Brexit deadlines – a shifting saga April 2019

The official deadline for the UK to leave the EU was October 31, Halloween, 2019.

That was the date set by an early April summit of 27 EU leaders after UK Prime Minister Theresa May requested an extension to June 30.

It shifted the political dynamic as ITV’s Robert Peston reported – leading the prime minister to drop plans to get her withdrawal deal approved by the UK parliament and ultimately forcing her resignation and subsequent leadership contest.

Members of Parliament had already rejected her deal three times and opposition both to her deal and her leadership was reported to have hardened during a two-week Easter break from Parliament.

She continued cross-party talks with the Labour opposition but there was no sign she would get the support she wanted and ultimately Labour pulled out of the talks.
But not before the simple act of finally talking to Labour party leader Jeremy Corbyn angered some Conservative MPs and local party groups so much they sought ways to replace Mrs. May.

Mrs. May’s request to the EU summit to delay the Brexit deadline came after Members of Parliament voted narrowly – by a single vote – late on April 1 to approve legislation that would legally require her to request a delay.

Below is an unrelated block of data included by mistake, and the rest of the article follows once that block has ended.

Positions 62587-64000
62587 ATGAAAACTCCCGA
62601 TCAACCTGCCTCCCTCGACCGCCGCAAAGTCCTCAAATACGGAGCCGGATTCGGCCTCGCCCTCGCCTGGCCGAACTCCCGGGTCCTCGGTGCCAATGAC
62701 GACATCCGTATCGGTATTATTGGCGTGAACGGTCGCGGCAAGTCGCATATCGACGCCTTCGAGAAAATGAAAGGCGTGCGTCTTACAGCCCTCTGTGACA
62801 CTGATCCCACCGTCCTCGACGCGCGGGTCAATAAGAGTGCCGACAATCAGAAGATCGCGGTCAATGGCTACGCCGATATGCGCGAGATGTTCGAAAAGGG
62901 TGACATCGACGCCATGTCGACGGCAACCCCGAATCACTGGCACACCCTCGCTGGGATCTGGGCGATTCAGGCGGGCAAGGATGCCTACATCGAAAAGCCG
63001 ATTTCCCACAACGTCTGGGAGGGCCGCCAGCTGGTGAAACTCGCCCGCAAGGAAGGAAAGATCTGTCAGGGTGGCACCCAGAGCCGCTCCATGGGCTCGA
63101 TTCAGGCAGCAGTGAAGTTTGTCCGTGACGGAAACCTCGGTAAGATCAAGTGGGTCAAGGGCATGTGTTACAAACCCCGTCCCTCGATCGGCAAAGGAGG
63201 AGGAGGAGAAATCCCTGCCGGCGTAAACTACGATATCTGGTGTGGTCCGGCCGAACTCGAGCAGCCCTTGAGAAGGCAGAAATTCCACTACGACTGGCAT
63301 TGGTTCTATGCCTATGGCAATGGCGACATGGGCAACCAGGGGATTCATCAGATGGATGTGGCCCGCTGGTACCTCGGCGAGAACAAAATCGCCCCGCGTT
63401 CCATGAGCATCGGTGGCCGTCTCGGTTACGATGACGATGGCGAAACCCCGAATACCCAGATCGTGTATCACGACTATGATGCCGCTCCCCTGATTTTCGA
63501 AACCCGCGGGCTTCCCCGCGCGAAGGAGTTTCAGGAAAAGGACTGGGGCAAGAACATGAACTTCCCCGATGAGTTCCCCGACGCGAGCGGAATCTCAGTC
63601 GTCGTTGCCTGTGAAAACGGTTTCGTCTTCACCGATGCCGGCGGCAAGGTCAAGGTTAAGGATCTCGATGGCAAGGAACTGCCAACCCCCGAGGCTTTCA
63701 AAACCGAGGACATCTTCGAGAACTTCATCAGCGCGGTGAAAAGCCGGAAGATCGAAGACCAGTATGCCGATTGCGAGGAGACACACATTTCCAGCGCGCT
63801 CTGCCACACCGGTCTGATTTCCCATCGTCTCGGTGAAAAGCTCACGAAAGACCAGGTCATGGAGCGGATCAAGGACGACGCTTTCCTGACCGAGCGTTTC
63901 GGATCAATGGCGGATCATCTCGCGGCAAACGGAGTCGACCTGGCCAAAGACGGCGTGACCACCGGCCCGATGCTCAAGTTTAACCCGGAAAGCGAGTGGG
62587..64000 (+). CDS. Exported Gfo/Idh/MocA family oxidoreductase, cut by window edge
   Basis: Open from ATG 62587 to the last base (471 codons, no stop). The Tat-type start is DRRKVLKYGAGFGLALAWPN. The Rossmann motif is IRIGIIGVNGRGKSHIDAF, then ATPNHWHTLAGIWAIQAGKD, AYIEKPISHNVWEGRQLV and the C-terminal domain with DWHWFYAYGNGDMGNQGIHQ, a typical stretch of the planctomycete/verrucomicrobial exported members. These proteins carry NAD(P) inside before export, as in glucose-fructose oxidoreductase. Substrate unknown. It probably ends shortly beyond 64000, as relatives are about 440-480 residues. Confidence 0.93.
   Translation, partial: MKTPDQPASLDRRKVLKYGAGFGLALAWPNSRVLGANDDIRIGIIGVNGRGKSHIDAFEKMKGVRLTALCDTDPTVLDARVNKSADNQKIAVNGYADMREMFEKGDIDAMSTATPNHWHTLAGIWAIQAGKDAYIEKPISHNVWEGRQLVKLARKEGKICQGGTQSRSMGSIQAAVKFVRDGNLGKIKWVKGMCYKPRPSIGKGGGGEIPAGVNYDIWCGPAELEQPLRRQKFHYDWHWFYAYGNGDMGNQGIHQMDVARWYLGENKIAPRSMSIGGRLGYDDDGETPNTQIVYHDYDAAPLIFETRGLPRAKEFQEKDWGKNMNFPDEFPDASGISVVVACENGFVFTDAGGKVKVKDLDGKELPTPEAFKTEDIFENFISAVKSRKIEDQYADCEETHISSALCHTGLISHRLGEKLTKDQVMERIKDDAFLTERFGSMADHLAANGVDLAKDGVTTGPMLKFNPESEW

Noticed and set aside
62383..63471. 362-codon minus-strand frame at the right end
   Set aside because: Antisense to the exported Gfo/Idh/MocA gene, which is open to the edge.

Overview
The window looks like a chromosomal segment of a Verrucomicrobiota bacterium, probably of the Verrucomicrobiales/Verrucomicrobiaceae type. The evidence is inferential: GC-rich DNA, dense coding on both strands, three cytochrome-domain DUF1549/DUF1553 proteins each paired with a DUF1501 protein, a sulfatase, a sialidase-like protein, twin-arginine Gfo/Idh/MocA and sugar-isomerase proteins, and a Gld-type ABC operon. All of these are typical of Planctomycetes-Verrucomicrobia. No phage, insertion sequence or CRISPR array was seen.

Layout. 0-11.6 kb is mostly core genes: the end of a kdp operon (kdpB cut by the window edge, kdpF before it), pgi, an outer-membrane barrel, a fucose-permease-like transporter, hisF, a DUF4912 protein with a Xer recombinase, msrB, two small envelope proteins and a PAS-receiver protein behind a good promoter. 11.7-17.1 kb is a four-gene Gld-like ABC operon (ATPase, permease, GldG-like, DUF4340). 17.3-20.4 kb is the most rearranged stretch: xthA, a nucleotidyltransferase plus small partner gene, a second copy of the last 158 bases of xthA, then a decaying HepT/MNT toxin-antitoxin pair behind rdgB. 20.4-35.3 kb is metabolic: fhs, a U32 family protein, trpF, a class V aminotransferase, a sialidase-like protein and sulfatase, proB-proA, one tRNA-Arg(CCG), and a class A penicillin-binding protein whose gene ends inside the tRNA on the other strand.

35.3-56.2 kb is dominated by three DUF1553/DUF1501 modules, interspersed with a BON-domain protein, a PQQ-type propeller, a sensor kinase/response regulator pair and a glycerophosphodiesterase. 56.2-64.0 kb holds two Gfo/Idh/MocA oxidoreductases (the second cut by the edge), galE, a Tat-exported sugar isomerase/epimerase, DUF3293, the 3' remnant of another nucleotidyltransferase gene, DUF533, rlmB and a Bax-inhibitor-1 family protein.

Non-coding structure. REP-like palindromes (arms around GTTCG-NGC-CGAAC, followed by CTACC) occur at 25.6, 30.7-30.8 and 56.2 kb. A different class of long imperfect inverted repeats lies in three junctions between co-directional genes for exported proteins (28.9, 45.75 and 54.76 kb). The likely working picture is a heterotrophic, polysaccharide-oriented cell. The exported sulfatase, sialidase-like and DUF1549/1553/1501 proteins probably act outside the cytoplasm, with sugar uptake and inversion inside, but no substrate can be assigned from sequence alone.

The legislation was quickly approved by the upper House of Lords.

Very unusually the legislation was proposed by MPs and not the government, and was passed in a single day.
A majority of MPs opposed leaving the EU without an agreement and a significant number leaving the EU at all.

After a marathon 7-hour cabinet meeting the next day the prime minister said she would seek a further delay and surprisingly invited Labour leader Jeremy Corbyn to discuss Brexit plans.
After the first three days of talks Labour was already describing them as “disappointing” and said Mrs. May had not proposed any changes to her Brexit deal.

New Brexit deadline
Changed political dynamic
No sign of support
Labour pulls out
Angry Conservatives
MPs force delay
Corbyn invited to Brexit talks
Labour sees no changes